FIELD OF THE INVENTION

The present invention relates to thermal barrier coatings for components exposed to high temperatures, such as the hostile thermal environment of a gas turbine engine. More particularly, this invention is directed to thermal barrier coatings comprising mischmetal oxide.

BACKGROUND OF THE INVENTION

Higher operating temperatures for gas turbine engines are continuously sought in order to increase their efficiency. However, as operating temperatures increase, the high temperature durability of the components of the engine must correspondingly increase. While significant advances have been achieved with iron, nickel and cobalt-base superalloys, the high-temperature capabilities of these alloys alone are often inadequate for components located in certain sections of a gas turbine engine, such as the turbine, combustor and augmentor. A common solution is to thermally insulate such components in order to minimize their service temperatures. For this purpose, thermal barrier coatings (TBC) formed on the exposed surfaces of high temperature components have found wide use.

To be effective, thermal barrier coatings must have low thermal conductivity and adhere well to the component surface. Various ceramic materials have been employed as the TBC, particularly yttria (Y2O3) stabilized zirconia (ZrO2), commonly known as YSZ. This material is widely employed in the art because it can be readily deposited by plasma spray and vapor deposition techniques. In addition, YSZ has good erosion and impact resistance. An example of the latter is electron beam physical vapor deposition (EB-PVD), which produces a thermal barrier coating having a columnar grain structure that is able to expand with its underlying substrate without causing damaging stresses that lead to spallation, and therefore exhibits enhanced strain tolerance. The component is supported in proximity to an ingot(s) of the ceramic coating material (e.g., YSZ in a vacuum), and an electron beam is projected onto the ingot(s) so as to melt the surface of the ingot and produce a vapor of the coating material that deposits onto the component. Such EB-PVD deposited TBCs are generally deposited to a thickness in the range of about 0.005 inch to about 0.010 inch. Adhesion of the TBC to the component is often further enhanced by the presence of a metallic bond coat, such as a diffusion aluminide or an oxidation-resistant alloy such as MCrAlX, where M is iron, cobalt and/or nickel, and where X is yttria and/or another rare earth oxide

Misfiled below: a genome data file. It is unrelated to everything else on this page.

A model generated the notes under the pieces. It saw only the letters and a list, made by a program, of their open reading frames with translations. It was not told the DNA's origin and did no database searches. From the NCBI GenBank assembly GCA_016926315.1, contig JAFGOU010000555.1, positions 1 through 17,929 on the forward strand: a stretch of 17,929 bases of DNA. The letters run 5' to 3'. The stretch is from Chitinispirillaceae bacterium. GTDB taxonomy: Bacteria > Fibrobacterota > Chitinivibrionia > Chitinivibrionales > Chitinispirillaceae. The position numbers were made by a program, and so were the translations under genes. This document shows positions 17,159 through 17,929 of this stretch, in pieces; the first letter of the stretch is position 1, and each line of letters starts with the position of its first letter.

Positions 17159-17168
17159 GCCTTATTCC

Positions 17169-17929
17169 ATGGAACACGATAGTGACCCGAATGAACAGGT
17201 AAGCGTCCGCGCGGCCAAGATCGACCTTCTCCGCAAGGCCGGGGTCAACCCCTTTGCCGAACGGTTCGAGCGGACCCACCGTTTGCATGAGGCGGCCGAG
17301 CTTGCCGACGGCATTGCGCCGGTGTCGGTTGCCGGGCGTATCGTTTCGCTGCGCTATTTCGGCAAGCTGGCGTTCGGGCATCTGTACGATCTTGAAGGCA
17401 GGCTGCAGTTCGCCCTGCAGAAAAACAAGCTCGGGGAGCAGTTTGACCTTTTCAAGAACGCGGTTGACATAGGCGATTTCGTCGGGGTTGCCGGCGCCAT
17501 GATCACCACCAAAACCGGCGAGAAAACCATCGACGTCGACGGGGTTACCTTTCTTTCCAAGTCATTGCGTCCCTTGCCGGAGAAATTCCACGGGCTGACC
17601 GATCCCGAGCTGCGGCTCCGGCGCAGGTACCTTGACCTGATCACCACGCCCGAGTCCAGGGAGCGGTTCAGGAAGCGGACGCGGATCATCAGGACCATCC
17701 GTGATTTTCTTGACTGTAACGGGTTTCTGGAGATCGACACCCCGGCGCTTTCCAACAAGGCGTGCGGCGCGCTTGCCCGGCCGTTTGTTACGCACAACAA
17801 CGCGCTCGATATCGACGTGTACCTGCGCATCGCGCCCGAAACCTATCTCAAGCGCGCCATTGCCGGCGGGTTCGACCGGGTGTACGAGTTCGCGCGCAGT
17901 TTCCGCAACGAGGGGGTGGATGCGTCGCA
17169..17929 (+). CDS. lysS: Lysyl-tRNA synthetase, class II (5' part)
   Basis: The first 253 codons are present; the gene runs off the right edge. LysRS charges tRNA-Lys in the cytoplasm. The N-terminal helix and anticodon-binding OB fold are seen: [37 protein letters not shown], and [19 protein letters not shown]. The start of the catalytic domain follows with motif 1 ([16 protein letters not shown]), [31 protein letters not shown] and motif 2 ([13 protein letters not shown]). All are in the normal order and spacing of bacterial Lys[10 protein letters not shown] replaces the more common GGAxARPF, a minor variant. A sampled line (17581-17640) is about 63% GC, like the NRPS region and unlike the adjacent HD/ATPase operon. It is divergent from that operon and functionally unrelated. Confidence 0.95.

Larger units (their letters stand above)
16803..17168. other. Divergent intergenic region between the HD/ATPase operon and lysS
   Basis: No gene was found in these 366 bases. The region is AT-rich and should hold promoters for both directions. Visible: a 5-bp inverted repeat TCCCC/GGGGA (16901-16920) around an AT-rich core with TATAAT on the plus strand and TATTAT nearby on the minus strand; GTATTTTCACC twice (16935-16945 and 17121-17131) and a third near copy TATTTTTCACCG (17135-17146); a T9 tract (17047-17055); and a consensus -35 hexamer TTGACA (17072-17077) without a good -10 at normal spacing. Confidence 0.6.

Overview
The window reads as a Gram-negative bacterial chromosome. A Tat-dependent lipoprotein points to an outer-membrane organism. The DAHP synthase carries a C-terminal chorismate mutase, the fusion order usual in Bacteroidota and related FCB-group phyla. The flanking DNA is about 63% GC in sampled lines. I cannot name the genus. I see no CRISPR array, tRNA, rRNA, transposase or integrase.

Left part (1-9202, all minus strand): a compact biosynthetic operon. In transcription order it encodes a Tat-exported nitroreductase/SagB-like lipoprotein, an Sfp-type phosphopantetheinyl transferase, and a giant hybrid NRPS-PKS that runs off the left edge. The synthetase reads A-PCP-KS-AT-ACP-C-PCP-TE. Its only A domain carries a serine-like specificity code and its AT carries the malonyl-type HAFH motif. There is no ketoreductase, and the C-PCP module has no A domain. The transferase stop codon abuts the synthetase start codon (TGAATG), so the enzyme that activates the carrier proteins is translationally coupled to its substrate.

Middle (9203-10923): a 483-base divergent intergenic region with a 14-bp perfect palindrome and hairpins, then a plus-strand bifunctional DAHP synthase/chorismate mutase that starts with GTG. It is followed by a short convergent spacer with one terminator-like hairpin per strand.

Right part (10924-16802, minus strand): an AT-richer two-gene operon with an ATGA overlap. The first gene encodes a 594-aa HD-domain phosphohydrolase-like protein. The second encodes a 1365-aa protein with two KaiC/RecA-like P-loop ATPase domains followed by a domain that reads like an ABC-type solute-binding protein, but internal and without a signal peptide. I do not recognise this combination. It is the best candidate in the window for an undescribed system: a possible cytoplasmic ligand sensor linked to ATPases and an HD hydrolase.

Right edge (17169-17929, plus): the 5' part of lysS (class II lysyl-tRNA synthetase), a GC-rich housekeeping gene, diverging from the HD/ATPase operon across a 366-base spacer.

However, the application of a TBC by the EB-PVD process is expensive and time consuming due to the thickness of the coating. Also, maintenance of the EB-PVD apparatus is performed as a function of operation of the apparatus, so fewer parts having a thick coating can be processed in the period of time between maintenance operations. In addition, the thickness of the coating increases the load on the coated part in a high acceleration G-load environment, particularly for TBC coated blades in a high pressure turbine. One of the properties of the TBC that determines the required thickness of the TBC is the thermal conductivity of the TBC, since a coating with lower thermal conductivity does not have to be as thick as a coating with higher thermal conductivity in order to obtain the same thermal protection for the substrate. Developments in the past have led to TBCs with lower thermal conductivity simply by changing the manner in which the TBC is applied using EB-PVD.